- Nodes are points of intersection/connection within a network. A node is simply a computer that is participating in the global Bitcoin network by speaking a protocol, ‘the Bitcoin’ protocol, that allows these intersections on the network to communicate with each other. What they do is essentially propagate transactions and blocks. Nodes that are participate on Bitcoin serve the most important purpose; every one of them acts as an authoritative, verifier of every single transaction and block. This type of node is more precisely referred to as a fully validating node. The node takes the transaction data, and independently verifies every aspect of that transaction. It authoritatively reconciles it with its own copy of the ledger to determine whether the funds have been double spent. If you send a node a transaction that is incorrect, it will not only reject the transaction, it will stop talking to you. A node that tries to propagate incorrect information is quickly isolated, the nodes it attempts to communicate with will ban and disconnect from it. The most important concept to recognize and take away from this is the nodes on the network don’t trust each other. Miners (see below) receive the transactions that nodes decided were valid, and they give back blocks at the pleasure of the nodes that will decide if they are worthy of being propagated because they are valid. The validity of the consensus rules is not determined by miners, they sequence transactions into a block. The validity of the consensus rules is determined by nodes, because they will not propagate lies.
- Mining is the process by which transactions are verified and added to the public ledger and is also the means through which new bitcoin are released. Anyone with access to the internet and suitable hardware can participate in mining. The mining process involves compiling recent transactions into blocks and trying to solve a computationally difficult puzzle. The computer (or cloud of computers) who first solves the puzzle gets to place the next block on the blockchain and claim the reward for solving this math problem and providing this critical function to the system. The reward (new bitcoin) incentivize mining; both the transaction fees associated with the transactions complied in the blocks as well as newly released bitcoin. The amount of new bitcoin released with each mined block is called the block reward. The block reward is halved every 210,000 blocks or roughly every 4 years. The difficulty of mining adjusts itself with the aim of keeping the rate of block discovery constant. Thus, if more computational power is employed in mining, then the difficulty will adjust upwards making mining harder over time.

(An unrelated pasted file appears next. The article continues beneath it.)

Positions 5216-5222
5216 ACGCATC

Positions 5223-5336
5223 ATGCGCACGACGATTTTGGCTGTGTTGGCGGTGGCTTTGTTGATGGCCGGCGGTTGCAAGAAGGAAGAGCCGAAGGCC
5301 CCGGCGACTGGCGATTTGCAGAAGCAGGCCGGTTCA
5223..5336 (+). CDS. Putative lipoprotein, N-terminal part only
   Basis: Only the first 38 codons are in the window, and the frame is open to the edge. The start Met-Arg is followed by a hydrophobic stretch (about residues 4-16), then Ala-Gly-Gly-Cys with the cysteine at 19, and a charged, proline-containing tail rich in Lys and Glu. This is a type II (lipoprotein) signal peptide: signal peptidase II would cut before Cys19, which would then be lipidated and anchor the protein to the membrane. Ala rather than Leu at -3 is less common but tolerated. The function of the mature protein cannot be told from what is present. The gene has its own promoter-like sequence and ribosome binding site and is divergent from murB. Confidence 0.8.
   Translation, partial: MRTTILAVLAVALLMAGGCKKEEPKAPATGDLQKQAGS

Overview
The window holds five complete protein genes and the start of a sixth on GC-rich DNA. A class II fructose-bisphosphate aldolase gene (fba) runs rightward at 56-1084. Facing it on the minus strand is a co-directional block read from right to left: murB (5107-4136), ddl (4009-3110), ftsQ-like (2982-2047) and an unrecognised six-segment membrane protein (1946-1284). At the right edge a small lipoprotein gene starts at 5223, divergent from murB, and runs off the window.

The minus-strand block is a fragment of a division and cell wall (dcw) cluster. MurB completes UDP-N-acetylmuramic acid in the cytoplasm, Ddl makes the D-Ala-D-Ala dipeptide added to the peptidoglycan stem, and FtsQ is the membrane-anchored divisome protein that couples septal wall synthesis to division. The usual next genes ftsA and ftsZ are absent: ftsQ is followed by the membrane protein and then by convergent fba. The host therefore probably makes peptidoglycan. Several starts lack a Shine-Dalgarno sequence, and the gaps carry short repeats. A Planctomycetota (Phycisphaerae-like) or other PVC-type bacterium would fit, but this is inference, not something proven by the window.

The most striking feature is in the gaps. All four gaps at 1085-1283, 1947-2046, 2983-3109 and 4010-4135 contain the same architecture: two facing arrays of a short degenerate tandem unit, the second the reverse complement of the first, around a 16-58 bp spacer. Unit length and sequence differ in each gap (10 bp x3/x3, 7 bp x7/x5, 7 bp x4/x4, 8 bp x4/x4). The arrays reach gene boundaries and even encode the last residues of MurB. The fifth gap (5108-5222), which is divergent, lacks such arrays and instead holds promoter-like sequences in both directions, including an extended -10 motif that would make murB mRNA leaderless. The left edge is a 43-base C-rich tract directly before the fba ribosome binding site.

How Bitcoin works under the hood
Bitcoin: How Cryptocurrencies work
Limits & Regulations
Theoretically, there is no limit. Realistically there are only so many cryptocurrencies that will be accepted in a large enough scale for conventional use.
However, each cryptocurrency has a defined limit. For example bitcoin currently has a limit of 21 million coins. Others are in the billions, and others have no limit. Because it is all just code, these settings can be changed at any time, although very unlikely because everyone has to agree to change it. It can also be duplicated an infinite number of times. Anyone can start their own currency, although it is very unlikely to take off. There are hundreds of currencies but most are worthless.
Moreover, banks and Governments (in some countries that might be very well the same) naturally are not happy with the current system of how cryptocurrencies are traded and develop as they have no control over it, may be able to track only within limits and could not collect their share. → Legality of bitcoin by country or territory
Market Capitalization is one way to rank the relative size of a cryptocurrency. It’s calculated by multiplying the Price by the Circulating Supply: Market Cap = Price X Circulating Supply. View data for > 2000 cryptocurrencies. → Cryptocurrency Market Capitalizations
What do Bitcoin and Las Vegas or Sri Lanka have in common? The size of their carbon footprints! Hardware and IP addresses analyzed to assess the carbon footprint of the cryptocurrency: The use of Bitcoin causes around 22 megatons in carbon dioxide emissions annually. → Science Daily
The carbon footprint of a cryptocurrency varies depending on how much energy the network uses and the kind of energy used where the coin is mined.
In general, it takes more energy to mine $1 worth of cryptocurrency than to mine $1 of precious and commodity metals. It was 17 megajoules for a dollar’s worth of bitcoin but just 4 MJ for a dollar’s worth of copper. Aluminum is an exception as it’s extremely energy-hungry.